• Sym Gardiner

            I agree with you. “But there is really far to much abrogating of parental responsibility onto teachers.” – couldn’t have put it better myself.
            And part of that is ensuring that the teaching of the curriculum is done well and that the environment that this occurs in is safe and professionally run. And to do that requires parents to hold teachers accountable for doing that and to stick their proverbial beak in when they don’t see it happening.
            Unfortunately there is a heap of “life skills” nonsense being added to what schools do. A big part of what National Standards is about is to focus schools back on doing a really good job of teaching the curriculum.

        • Peej

          If parents can’t handle the thought of accountability, they should get out now?

          • Sym Gardiner

            A parent knows they can’t “get out” of being a parent.

      • Blokeintakapuna

        Not all teachers. Some of the “kiddy fiddlers” join for access to more kids… As demonstrated most weeks in the news headlines.

        But if the teachers really did care about the kids first and only, the teachers would be standing up to vested interest unions and demanding “continuous improvement” for all – not enabling the unions to stall off attempts at improving the failing 20%

      • Bunswalla

        Clearly you’re a teacher, or married to one. How to tell? “I know for a FACT that ALL teachers go into the profession because…” No, teachers don’t think they know everything, do they?

        It’s also a complete crock – I know teachers that do it because it’s a job, that pays reasonable money and has a shitload of time off. I only personally know three teachers, and they all have espoused that view. So if I were commenting like you do, I’d say “I literally know that 100% of teachers for a proven fact are motivated by good pay and lots of time off. They never mentioned love of children or the desire to impart knowledge once, so therefore ALL teachers think like that.” Total logic fail by you – go to the back of the class and sit on the naughty stool.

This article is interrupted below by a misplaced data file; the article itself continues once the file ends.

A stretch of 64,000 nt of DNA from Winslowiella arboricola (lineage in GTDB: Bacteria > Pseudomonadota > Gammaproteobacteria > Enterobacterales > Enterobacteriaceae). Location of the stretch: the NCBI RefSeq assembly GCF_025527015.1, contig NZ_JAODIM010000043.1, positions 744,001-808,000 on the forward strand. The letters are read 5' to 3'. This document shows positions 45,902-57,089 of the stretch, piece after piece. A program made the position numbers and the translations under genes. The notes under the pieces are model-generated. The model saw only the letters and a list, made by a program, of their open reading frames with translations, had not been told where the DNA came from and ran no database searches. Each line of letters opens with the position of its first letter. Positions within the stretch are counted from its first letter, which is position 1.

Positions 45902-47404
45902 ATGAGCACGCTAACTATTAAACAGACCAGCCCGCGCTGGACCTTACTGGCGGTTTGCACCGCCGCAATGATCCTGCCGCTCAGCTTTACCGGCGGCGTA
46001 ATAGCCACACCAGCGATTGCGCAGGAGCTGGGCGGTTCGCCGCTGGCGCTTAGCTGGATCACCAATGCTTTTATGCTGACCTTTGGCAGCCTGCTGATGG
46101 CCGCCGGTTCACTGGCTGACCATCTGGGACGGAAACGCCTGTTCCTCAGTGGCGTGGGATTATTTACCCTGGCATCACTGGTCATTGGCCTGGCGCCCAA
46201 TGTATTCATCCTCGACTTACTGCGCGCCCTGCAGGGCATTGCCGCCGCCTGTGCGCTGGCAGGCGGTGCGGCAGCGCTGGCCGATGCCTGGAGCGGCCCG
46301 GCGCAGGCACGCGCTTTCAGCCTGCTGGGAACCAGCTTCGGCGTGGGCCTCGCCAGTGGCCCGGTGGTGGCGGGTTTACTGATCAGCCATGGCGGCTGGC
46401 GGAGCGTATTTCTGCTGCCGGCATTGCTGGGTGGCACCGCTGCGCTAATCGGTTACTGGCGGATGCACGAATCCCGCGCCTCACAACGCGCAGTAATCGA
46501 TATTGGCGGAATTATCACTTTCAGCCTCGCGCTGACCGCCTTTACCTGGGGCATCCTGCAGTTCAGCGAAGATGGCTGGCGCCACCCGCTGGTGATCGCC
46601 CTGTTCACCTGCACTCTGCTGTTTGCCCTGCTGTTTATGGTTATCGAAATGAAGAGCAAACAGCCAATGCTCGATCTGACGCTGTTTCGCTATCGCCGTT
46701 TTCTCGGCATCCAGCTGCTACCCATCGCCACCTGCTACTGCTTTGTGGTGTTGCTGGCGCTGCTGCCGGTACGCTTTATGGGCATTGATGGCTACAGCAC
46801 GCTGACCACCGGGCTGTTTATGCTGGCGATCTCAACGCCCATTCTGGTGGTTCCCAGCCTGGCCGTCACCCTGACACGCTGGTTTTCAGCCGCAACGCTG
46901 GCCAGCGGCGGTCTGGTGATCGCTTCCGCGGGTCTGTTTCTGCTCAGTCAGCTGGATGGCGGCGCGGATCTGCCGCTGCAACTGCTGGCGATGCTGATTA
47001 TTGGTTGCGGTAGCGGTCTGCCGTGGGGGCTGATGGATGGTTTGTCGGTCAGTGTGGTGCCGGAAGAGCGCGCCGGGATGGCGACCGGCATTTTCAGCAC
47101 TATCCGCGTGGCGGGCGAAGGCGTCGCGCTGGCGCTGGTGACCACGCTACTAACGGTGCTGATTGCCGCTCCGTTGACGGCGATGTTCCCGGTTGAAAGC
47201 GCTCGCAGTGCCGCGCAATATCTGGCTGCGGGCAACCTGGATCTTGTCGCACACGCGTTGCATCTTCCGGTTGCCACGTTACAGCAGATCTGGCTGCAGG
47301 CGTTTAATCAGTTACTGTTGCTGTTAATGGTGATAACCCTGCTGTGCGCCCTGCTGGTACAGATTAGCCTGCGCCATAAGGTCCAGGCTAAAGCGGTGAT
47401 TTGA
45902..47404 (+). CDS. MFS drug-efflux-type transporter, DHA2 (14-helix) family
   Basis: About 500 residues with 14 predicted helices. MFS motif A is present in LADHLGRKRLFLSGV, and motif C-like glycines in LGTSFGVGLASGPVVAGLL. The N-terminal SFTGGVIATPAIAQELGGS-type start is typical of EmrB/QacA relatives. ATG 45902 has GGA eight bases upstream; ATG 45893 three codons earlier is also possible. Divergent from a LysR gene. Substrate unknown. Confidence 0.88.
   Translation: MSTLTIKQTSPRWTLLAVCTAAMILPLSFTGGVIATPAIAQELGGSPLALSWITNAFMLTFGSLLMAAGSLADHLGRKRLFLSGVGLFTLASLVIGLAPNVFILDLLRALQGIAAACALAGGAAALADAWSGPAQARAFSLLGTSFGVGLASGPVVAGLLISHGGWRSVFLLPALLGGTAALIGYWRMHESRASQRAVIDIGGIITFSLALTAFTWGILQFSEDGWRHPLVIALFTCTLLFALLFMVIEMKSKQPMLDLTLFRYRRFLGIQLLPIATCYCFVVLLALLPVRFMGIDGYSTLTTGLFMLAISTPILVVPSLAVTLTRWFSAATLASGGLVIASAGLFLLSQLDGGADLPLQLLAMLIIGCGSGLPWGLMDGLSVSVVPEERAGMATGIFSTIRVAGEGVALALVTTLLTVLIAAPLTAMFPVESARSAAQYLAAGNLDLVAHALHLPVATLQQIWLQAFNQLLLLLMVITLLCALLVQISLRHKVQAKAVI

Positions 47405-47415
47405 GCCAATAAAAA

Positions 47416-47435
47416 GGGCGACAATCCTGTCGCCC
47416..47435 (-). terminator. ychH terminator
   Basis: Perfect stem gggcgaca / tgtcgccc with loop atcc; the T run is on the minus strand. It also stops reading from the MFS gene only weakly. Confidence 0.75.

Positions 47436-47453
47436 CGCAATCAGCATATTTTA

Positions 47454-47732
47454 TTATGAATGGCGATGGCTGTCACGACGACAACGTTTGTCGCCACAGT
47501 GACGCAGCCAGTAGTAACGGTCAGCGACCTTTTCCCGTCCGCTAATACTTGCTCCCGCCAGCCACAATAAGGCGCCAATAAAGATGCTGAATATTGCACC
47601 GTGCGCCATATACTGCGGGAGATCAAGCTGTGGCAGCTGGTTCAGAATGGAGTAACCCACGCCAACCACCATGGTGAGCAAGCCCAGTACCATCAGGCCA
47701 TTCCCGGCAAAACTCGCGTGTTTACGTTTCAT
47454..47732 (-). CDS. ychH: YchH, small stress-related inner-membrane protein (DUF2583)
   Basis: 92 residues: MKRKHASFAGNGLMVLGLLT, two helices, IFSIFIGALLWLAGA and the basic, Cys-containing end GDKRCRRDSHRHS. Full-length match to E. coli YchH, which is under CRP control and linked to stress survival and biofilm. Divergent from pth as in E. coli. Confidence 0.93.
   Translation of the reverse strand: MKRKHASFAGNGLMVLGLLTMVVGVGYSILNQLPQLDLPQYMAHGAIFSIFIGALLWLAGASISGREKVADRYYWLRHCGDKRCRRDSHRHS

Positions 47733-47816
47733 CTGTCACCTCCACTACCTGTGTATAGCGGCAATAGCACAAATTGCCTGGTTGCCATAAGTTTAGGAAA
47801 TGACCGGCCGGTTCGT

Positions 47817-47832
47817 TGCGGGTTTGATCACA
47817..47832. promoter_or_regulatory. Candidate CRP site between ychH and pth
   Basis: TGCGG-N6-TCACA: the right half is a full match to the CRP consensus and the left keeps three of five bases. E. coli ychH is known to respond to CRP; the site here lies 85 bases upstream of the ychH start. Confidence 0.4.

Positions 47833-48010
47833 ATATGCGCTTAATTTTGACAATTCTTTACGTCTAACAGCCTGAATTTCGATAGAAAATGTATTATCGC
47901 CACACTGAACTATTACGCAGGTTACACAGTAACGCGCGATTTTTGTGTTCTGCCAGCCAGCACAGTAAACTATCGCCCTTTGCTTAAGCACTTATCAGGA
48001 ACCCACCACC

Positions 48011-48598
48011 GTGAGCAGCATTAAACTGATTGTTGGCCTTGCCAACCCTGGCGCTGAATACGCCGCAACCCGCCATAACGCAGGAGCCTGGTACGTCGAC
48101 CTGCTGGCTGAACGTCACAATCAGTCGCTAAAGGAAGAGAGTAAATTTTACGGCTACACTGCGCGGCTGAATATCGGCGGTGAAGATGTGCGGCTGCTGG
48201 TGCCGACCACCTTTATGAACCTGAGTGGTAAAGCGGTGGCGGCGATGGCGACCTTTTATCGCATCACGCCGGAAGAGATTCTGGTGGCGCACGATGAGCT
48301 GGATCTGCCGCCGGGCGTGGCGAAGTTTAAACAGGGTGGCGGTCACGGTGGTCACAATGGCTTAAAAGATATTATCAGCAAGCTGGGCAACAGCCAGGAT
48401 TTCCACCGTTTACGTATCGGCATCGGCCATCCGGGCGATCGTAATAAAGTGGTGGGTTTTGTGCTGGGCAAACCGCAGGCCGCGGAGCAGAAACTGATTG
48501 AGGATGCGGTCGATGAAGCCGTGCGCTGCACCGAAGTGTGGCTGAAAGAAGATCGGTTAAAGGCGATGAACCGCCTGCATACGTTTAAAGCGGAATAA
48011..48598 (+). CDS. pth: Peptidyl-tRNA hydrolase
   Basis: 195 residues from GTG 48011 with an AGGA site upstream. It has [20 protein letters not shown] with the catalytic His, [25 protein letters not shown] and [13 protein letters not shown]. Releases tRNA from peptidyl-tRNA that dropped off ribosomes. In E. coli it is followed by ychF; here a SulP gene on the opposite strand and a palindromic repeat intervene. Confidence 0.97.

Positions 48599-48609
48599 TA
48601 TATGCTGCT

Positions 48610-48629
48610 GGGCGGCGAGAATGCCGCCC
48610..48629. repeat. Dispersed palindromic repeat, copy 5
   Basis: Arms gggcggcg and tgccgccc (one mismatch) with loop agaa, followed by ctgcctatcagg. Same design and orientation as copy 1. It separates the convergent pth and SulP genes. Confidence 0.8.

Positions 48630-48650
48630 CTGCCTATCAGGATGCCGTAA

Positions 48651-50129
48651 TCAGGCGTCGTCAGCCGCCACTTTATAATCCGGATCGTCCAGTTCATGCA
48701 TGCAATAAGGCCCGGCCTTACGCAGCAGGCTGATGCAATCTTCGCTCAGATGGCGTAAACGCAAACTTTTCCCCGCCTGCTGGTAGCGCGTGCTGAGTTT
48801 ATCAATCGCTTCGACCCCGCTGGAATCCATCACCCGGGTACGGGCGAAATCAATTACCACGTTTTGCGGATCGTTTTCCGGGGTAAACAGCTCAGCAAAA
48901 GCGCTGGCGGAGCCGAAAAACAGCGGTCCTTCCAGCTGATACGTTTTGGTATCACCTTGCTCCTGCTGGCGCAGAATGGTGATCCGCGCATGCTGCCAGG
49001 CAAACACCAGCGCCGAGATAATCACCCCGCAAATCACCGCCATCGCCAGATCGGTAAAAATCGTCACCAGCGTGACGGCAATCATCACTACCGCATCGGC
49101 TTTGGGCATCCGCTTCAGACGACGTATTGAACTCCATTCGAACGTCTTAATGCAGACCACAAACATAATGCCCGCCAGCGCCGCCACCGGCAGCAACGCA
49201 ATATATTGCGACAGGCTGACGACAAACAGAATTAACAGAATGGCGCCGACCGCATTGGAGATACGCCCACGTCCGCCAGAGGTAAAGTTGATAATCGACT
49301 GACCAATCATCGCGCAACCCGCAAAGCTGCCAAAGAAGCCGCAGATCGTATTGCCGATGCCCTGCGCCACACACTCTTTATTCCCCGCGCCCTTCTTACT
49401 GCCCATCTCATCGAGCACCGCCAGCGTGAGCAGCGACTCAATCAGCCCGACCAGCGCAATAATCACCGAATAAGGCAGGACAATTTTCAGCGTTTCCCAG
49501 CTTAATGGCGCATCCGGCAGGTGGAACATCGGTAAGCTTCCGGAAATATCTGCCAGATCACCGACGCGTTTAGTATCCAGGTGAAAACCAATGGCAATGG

• mwt64

          Whoop whoop you should of been a detective. Big bloody deal. Crime of the century being or knowing a teacher. You must be a teacher yourself, because you appear that you know a lot about everything!!

    • binSchmidt

      It also sounds like you’re talking about university lecturers. They already are rewarded based on their performance, but it’s primarily their performance as researchers rather than as lecturers that universities care about. At the end of the day, that’s what gets a good university ranking and that’s what attracts students.
      Having said that, lecturers are assessed on their teaching. It’s standard practice for students to grade the class every semester.

      • Sym Gardiner

        No. I’m very much talking about early childhood and school teachers. Most university lecturers know they aren’t the absolute authority on learning because as part of their research work they are constantly having to reference others on whose coattails they stand upon.
        Interestingly when I was at university they were just bringing in student assessment of lecturers. It was amazing the resistance by the worst lecturers as opposed to the good lecturers who embraced it.
        My comments about teachers is simply that when pressed and shown that they are wrong about something, they will almost universally revert to the “we are the teachers, we know best”. Few have the professionalism to admit they are wrong. Even fewer have the professionalism to bite their tongue and follow the parents demands/instructions/desires for their child when the parent might be barking up the wrong tree.

  • Blokeintakapuna

    Why do educational unions oppose attempts at “continuous improvement” and such like?

    Because, like the Sales Manager who earned the promotion to Manager because she was the best at “sales” – the unions promote their “talent” based on similar performance metrics… Except theirs must be to do with maintaining/increasing memberships…and those that do the best, get the promotions.

    Now factor a little known fact into the mix, that NZ’s average teacher age is 55y/o – with a lengthy contribution of membership fees, it’s only natural patch-protection that the Unions would want to stall-off all attempts at evaluating and measuring the capabilities and performance of their longest paying customers, because they know that should critical analysis of the “performance” of these 55y/o would likely entail a dramatic decrease in long term customers prepared to pay memberships each week.